This post started out as a comment on ME’s open thread today (where he mentioned Mike Vick), but it developed into a coherent-enough thought that I figured I’d post it here.
Last night during supper, I was watching a discussion on ESPN between Jim Rome and Stephen A. Smith about this being the darkest time in sports history. While I haven’t been alive long enough to really know the answer (and neither have they), Smith (amazingly without shouting) made the point that it probably is.
We have performance-enhancing drugs that we can’t possibly trace, much less enforce. One of the purported users of these drugs is about to break one of the most storied records in the most storied sport. We have a bystander in the same sport dying on the field because of a freak accident. We have NBA referees doing the work of the mob. We have one of the NFL’s highest-profile players doing reprehensibly awful things to animals.
I’ve pretty much always been a sports fan, but it really wears on you to hear things like this day-in and day-out. It must be hard to cover sports for a living these days, since you don’t know what kind of mess you’ll uncover next. It makes me want to take up knitting, but I can’t seem to give up.
Are the problems in sports signifying bigger problems in our society, or have we missed something along the way that turned athletes (and coaches, and often fans themselves) into sociopaths who have no clue how to be reasonable human beings? Money seems like too easy an answer, but it has to be something, right?
I don’t know if this is the darkest time in the history of sports (Gladiators and bullfighting – which is still popular, by the way – come to mind), but the current state of the sports world is not encouraging.
5 thoughts on “Is this the darkest time in sports history?”
I think you’re on to something here; certainly in my lifetime too (I’m 49).
The Black Sox scandal (1919) is probably the best-known scandal but even my dad was born after that happened.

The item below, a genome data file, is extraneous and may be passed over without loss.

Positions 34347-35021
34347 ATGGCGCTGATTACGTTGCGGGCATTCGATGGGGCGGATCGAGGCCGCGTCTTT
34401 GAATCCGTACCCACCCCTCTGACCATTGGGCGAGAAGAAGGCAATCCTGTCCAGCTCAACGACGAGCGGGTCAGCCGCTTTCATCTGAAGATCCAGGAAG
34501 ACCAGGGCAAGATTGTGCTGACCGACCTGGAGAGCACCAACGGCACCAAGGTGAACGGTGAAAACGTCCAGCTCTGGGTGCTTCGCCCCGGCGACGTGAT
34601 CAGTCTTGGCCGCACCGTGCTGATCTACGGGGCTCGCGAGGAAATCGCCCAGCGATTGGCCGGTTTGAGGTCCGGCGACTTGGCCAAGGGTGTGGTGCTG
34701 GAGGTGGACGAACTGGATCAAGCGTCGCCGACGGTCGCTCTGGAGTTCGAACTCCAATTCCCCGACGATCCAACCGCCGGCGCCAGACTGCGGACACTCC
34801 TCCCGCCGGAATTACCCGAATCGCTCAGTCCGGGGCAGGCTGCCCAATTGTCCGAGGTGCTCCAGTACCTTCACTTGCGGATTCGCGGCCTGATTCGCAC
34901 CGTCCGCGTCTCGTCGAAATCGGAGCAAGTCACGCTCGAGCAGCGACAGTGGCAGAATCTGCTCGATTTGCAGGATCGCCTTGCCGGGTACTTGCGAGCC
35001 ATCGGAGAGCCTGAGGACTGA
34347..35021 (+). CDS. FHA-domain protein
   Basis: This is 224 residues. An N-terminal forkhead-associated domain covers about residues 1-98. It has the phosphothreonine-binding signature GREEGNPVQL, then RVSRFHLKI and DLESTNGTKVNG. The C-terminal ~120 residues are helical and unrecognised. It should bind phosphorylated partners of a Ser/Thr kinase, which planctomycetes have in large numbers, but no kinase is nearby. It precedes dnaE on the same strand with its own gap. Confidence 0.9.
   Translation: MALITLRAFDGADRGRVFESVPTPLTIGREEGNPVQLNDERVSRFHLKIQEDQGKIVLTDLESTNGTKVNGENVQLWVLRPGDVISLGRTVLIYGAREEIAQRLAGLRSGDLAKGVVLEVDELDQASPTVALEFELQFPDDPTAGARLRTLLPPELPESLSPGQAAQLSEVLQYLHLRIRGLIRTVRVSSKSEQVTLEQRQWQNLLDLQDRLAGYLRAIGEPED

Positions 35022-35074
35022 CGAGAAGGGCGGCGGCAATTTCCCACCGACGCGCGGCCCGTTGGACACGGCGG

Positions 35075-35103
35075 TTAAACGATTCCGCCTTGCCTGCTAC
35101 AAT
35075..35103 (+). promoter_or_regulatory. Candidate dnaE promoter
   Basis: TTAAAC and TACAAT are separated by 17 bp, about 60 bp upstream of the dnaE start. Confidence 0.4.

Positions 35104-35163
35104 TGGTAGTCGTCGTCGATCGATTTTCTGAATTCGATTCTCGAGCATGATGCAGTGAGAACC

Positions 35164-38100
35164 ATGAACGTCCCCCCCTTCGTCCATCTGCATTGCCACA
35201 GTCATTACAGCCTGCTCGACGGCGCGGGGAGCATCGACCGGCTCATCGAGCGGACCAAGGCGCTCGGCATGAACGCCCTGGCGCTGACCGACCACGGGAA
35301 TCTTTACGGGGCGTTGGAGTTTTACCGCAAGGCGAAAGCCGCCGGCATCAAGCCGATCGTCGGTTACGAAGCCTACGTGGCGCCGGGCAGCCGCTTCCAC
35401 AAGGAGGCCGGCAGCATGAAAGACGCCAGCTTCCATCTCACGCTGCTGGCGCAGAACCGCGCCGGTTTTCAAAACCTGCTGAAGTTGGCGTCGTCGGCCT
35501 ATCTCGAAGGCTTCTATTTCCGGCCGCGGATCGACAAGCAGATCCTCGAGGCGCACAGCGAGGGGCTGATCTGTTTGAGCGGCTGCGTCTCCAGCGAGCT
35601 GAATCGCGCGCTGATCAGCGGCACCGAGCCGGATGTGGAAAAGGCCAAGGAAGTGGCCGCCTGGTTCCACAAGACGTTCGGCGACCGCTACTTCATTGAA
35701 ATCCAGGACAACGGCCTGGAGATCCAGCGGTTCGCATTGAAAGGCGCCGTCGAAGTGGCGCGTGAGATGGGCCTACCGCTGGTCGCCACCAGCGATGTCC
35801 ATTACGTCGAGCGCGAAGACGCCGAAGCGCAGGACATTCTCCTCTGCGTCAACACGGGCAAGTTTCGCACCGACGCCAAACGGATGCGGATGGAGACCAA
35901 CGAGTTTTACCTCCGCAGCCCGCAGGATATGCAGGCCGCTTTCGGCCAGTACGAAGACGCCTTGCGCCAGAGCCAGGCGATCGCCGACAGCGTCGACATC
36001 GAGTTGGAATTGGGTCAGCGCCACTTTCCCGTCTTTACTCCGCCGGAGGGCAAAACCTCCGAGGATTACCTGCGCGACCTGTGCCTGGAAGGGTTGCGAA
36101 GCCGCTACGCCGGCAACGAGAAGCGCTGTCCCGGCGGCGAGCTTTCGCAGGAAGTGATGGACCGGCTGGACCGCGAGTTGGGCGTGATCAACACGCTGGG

The good news is that baseball cleaned up its act after 1919 — maybe the same thing will happen as a result of a perfect storm involving the NBA, MLB and NFL.
Oh, and there’s a report of doping (again) at the Tour de France.
It’s a crying shame that in order to watch a sport with “purity” we have to go watch 9 year olds play back yard football.
This isn’t the first time something like this has happened, it probably won’t be the last. Between the Black Sox, Pete Rose gambling, and now Bonds, Baseball has a history of cloudy situations.
You know how mad I’ll be if Bonds pulls a Pete Rose and confesses everything 15 years later? I won’t be a very happy person. But, hey, It doesn’t matter because Bonds won’t do that. He won’t confess because he doesn’t have the class that Rose has.
Ouch! What does that say about Bonds when you compare him with Pete Rose and Rose ends up with class?
I just read this in Rick Morrissey’s column in the Chicago Tribune:
“We hold this truth to be self-evident: that when we watch a sporting event we expect the sweat and the emotion to be real. We expect the blood to contain red blood cells, not red food coloring. You might not know the outcome of a Harry Potter movie going in, but walking out you know that, as stunning as it might have been, someone’s death from a backfired spell wasn’t real. It was the product of the author’s wonderful imagination.”
I suppose Morrissey is starting a new Declaration of Independence from sports impropriety. If so, I could get behind that. I hope the leagues get behind it before it’s too late.
Look on the bright side. College sports, at least, have gone quite nicely as of late.
More so for some of us than for others.